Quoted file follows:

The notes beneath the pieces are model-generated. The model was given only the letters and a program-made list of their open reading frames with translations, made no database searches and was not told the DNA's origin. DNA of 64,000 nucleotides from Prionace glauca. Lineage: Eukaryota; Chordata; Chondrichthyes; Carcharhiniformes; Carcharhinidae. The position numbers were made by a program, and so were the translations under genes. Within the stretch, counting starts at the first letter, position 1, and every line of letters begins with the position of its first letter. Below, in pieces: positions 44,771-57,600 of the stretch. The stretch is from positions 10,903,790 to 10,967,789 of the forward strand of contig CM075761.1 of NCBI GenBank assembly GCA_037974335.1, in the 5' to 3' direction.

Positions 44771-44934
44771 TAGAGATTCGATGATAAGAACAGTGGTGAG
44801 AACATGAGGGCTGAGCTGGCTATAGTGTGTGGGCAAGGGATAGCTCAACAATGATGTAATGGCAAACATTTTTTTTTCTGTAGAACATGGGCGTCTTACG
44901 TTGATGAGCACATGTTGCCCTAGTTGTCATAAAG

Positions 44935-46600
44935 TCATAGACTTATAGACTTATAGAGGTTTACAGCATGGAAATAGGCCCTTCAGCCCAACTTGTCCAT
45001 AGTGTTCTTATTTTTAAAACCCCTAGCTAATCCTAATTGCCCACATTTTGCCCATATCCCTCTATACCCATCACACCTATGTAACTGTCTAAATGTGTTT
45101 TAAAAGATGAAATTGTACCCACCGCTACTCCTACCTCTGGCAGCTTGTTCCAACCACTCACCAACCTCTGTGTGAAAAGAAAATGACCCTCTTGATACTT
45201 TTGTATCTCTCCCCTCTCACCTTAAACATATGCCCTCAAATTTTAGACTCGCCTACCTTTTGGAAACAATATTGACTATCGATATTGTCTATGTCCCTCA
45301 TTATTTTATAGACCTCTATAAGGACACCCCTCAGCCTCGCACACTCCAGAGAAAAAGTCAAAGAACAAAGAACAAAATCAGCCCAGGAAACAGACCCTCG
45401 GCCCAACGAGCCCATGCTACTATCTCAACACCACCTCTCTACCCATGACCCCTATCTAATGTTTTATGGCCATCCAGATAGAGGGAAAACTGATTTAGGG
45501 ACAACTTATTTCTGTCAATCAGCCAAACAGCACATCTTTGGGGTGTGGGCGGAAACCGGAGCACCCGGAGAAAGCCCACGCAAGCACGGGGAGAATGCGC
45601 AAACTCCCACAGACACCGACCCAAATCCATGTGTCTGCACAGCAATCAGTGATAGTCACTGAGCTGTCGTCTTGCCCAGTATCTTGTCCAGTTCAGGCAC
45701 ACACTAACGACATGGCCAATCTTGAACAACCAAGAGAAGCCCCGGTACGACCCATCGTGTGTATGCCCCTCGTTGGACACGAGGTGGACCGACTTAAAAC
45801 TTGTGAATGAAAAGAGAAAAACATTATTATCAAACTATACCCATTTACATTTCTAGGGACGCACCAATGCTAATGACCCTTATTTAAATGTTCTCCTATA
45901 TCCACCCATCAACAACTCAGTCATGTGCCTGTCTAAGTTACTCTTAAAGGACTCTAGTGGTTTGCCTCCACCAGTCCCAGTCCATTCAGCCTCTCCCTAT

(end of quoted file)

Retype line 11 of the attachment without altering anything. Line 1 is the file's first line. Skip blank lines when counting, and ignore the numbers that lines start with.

45301 TTATTTTATAGACCTCTATAAGGACACCCCTCAGCCTCGCACACTCCAGAGAAAAAGTCAAAGAACAAAGAACAAAATCAGCCCAGGAAACAGACCCTCG